State of the World's Minorities 2007 - Kazakhstan
|Publisher||Minority Rights Group International|
|Publication Date||4 March 2007|
|Cite as||Minority Rights Group International, State of the World's Minorities 2007 - Kazakhstan, 4 March 2007, available at: http://www.refworld.org/docid/48a9712f4.html [accessed 21 May 2013]|
|Disclaimer||This is not a UNHCR publication. UNHCR is not responsible for, nor does it necessarily endorse, its content. Any views expressed are solely those of the author or publisher and do not necessarily reflect those of UNHCR, the United Nations or its Member States.|
Although religious minorities have been generally free to operate in Kazakhstan, in July 2005 President Nazarbaev signed 'amendments to laws relating to national security' making it compulsory to register all religious communities and banning the activities of all religious organizations that have not been registered. Attempts in 2006 to confiscate Hare Krishna devotees' property near Almaty could be justified under the new amendment.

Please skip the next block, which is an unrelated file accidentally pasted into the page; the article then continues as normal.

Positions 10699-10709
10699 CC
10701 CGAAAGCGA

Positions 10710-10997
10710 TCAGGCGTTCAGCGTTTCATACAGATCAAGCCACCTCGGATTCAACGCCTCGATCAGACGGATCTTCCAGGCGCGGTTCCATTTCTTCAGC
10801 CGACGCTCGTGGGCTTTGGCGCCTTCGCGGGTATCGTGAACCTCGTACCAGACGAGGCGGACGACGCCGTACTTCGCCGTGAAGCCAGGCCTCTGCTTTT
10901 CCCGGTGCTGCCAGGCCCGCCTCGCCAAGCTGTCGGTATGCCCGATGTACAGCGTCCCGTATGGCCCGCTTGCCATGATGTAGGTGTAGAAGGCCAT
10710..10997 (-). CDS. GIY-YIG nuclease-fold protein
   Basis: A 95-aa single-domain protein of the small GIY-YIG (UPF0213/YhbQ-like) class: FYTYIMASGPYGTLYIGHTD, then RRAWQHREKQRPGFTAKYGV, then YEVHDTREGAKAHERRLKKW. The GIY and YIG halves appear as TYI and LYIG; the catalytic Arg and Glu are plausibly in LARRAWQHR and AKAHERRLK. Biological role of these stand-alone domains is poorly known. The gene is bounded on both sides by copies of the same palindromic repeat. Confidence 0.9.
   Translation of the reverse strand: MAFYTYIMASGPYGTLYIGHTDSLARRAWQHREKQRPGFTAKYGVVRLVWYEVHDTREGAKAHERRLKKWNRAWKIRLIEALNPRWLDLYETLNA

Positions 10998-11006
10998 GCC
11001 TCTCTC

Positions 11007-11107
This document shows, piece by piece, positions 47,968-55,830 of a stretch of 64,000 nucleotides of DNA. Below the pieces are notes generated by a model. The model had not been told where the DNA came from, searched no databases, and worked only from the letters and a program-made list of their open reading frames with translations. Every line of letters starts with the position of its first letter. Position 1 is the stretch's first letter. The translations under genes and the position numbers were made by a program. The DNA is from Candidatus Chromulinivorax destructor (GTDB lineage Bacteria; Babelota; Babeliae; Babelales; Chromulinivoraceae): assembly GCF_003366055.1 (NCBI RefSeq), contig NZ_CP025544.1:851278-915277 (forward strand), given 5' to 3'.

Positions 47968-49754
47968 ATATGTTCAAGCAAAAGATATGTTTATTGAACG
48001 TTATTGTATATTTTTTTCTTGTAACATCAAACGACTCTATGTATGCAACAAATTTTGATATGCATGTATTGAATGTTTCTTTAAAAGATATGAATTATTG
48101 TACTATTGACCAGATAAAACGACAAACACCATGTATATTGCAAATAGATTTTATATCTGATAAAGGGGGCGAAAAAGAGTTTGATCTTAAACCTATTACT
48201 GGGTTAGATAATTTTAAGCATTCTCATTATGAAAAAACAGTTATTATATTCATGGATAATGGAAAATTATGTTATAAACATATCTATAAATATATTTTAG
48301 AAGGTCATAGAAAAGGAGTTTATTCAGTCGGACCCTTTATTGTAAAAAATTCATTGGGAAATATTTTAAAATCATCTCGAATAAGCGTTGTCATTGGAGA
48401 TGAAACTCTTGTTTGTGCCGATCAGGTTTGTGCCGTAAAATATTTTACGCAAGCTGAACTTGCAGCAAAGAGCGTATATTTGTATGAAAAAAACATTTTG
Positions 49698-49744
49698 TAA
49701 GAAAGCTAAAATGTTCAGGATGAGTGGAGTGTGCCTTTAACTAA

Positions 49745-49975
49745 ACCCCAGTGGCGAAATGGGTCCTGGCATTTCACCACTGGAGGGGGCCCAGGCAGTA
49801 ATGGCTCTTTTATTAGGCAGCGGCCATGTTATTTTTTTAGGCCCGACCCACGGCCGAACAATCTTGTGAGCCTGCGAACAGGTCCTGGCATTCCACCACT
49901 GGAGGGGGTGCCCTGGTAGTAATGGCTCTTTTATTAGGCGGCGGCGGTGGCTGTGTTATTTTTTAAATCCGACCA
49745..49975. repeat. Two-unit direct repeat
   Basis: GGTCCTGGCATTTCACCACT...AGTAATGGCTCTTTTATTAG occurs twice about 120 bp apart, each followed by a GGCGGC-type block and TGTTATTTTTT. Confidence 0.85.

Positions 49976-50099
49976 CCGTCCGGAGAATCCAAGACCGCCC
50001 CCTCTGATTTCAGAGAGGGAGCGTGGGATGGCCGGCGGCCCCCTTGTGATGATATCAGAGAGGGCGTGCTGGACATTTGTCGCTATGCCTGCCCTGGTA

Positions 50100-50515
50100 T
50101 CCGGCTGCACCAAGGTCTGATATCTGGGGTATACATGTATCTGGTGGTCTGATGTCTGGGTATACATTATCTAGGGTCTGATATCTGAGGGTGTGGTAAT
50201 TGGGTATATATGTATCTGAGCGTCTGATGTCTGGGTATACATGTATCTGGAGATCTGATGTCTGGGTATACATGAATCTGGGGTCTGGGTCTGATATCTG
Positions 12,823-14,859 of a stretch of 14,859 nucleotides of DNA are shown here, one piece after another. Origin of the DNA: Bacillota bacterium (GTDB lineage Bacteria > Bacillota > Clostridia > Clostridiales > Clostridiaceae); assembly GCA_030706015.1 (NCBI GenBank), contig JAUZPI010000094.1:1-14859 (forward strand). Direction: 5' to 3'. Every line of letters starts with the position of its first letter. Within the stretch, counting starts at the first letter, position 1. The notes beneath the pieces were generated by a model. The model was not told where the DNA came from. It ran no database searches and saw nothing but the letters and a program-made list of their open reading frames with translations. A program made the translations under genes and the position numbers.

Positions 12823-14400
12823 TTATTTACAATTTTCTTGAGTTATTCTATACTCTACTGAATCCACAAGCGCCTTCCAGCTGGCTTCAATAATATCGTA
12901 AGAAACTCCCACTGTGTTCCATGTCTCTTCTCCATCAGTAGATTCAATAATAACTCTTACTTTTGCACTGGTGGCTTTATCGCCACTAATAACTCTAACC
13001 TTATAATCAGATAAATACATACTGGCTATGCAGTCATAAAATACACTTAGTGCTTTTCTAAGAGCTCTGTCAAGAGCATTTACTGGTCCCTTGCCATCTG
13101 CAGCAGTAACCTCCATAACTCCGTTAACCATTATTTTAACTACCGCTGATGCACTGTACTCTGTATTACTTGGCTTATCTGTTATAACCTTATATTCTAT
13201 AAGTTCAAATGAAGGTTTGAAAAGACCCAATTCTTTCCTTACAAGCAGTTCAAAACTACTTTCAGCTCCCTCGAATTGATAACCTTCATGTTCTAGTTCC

On the positive side, Kazakhstan ratified two major human rights conventions in January 2006, the International Covenant on Civil and Political Rights and the International Covenant on Economic, Social and Cultural Rights. If implemented in domestic law, these could offer greater human rights protection for minority groups.
By 2006, the number of ethnic Germans in Kazakhstan appears to have fallen to about 200,000. While traditionally concentrated in the Akmola, Kostanai and North Kazakhstan areas, their remaining numbers now predominantly live in central Karaganda, and in the north and the east of Kazakhstan. The villages where Germans were mainly concentrated and the German language was used most frequently have been taken over by ethnic Kazakhs as their former inhabitants have mostly migrated en masse.